Desperate graduates rush to study ‘masters of panic’ after job refusals | Masters
Thousands of students are applying to take âpanic master’sâ courses after receiving no response to their job applications in the increasingly shrinking pool of graduate positions.
Universities, including UCL, Cambridge and Edinburgh, told the Observer they saw substantial increases, between 10 and 20%, in the number of UK students applying for postgraduate studies in the fall.
Mary Curnock Cook, an admissions expert who is chair an independent commission on students, said the rise is due to “a collapse in confidence in the graduate job market”. There is a backlog of applications from graduates who struggled to secure positions last year or whose internships were canceled, she said.
“That’s what causes this idea of ââthe panic master,” she said. âA lot of what I’m hearing is that people are stressed out about making tons of applications and not even getting recognition. It is a stain on employers that they do not treat their candidates with common courtesy.
Curnock Cook added that while master’s degrees are generally a worthwhile investment as they are favored by many employers and result in higher average wages, she advised against “making hasty decisions for the wrong reasons,” d ‘especially since the loans available for postgraduate studies do not cover living expenses.
Dan Barcroft, head of admissions at the University of Sheffield, said postgraduate studies were particularly popular among undergraduates planning to stay at the university, with the number of applications increasing by 35%. âPeople are choosing to stay in education at a time of economic turmoil,â he said.
Lily Patrick, a student union representative at the University of Leicester who organized focus groups with the commission’s finalists, said students feared they had been unable to develop necessary soft skills such as communication and teamwork during the pandemic.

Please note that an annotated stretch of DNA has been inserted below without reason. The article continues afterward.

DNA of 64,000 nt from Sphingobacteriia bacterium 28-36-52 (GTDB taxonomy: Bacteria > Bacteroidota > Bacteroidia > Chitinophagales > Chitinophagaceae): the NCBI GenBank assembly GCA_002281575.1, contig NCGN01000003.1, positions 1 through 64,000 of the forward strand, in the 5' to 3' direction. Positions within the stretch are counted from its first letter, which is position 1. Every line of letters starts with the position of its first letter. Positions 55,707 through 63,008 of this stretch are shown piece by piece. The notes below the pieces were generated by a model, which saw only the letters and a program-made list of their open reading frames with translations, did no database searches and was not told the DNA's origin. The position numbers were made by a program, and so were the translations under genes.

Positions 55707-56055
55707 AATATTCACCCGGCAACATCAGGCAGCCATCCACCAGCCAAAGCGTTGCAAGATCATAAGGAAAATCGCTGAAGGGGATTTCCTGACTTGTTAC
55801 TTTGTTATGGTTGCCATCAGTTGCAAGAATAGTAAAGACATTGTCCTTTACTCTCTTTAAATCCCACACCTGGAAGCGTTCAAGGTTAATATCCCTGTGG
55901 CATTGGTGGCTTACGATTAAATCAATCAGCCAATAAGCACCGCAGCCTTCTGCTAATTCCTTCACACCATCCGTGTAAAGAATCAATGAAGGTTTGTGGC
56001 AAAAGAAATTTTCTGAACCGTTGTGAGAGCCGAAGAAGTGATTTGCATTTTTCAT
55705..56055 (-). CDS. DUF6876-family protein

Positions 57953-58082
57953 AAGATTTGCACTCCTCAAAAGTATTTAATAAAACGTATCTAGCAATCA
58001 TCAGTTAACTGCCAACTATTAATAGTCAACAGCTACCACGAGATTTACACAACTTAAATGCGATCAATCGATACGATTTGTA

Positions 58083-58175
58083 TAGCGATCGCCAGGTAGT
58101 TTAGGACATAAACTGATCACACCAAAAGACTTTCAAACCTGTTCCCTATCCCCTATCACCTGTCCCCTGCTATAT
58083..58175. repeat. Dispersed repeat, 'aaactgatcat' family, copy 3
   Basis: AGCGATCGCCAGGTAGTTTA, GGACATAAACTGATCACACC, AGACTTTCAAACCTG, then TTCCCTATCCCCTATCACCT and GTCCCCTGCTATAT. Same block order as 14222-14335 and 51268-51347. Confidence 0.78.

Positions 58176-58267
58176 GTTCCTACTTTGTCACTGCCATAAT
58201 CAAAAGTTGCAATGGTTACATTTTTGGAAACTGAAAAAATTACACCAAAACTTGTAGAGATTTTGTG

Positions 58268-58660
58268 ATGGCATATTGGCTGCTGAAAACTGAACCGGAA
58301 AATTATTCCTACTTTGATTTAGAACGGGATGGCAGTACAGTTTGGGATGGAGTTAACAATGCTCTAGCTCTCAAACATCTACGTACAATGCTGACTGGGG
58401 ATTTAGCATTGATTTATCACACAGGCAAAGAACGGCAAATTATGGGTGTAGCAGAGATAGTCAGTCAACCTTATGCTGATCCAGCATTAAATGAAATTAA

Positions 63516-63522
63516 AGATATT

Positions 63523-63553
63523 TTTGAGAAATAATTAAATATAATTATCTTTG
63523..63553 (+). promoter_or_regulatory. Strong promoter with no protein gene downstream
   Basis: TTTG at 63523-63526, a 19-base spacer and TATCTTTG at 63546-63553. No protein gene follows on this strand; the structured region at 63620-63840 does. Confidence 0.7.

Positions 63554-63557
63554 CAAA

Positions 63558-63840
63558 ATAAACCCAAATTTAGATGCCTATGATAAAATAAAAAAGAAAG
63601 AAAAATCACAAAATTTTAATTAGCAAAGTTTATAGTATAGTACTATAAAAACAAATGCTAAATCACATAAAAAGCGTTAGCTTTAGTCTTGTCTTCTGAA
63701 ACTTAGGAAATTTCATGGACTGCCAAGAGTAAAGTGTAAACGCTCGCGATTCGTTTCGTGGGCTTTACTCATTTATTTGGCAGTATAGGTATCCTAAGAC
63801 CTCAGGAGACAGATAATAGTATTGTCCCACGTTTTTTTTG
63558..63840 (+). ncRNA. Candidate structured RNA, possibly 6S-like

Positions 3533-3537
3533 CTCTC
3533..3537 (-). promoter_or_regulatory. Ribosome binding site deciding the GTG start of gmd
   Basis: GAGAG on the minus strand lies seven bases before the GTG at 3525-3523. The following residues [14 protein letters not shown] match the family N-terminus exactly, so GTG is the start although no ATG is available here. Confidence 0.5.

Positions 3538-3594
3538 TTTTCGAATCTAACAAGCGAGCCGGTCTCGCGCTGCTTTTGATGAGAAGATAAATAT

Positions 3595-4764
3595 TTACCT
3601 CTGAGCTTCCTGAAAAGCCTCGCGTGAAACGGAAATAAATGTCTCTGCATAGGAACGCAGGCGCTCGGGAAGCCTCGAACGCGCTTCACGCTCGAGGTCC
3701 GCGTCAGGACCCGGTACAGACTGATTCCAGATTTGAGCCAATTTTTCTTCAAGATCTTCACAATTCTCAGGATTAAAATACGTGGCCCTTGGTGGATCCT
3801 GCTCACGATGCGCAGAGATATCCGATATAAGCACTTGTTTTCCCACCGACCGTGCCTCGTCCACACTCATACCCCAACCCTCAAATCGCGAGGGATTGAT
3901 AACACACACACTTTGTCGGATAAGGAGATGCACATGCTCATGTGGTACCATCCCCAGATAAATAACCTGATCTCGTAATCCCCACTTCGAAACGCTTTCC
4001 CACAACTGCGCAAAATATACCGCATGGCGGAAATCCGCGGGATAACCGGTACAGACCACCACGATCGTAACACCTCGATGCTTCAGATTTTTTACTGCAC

âThere is a lack of professional preparation and self-confidence. It is not only a question of doing a master’s degree to acquire skills but also of having the opportunity to do extracurricular activities [activities], “she said.” There was also a perception that employers expected students to have these transferable skills before entering the workforce. “
A focus group participant said, âI know so many people who, due to stress, lack of communication, and double the normal work, have just applied for a master’s degree to take some of the pressure off. “
Top employers graduating from last year remove vacancies by almost half, although some jobs were restored this year. There are particular shortages of entry-level positions in sectors most affected by the pandemic, including travel, hospitality and retail.
A recent poll of more than 2,000 students by the consulting service Perspectives showed that more than a third of university finalists change their career plans due to the pandemic, while two thirds who are considering postgraduate studies choose to do so to change careers.
Almost half of university students said they did not feel prepared for the job market, citing lack of experience, vacancies and their skills as the main obstacles.
A postgraduate degree is often a popular response among graduates in times of crisis. A 2009 NUS survey found that nearly a third of students were considering postgraduate studies to protect themselves from the effects of the 2008 financial crisis.
Mark Corver, a DataHE admissions expert, said early data from the Student Loans Company suggested there was a 15% increase in the number of English students getting the postgraduate loan in 2020-21, the double the increase in recent years. Combined with a growing and younger undergraduate enrollment and uncertainty over the number of international students, this could cause 30% of UK graduates to continue their education, he said.
Mickayla graduated from the University of the Arts in London with a BA in Textile Design. Her internship at the National Theater was canceled due to the pandemic, so she enrolled in a degree in apparel technology to work in the fashion industry, which was not as badly affected by the pandemic as the creative arts. âI still live at home with my mom, desperate to get on with my life,â she said.
Mairi McWilliams is completing her LLB at West Scotland University and applied to Strathclyde for postgraduate courses after being unable to find work as a paralegal or administrative assistant in a law firm and having internships canceled. She is particularly frustrated with large companies, which she says treated her applications “like a number.”
“It’s a huge financial and academic commitment, because I feel like I’ve done all the work over the last few years, and now I’m just going to do a master’s degree because I can’t find a job,” she declared.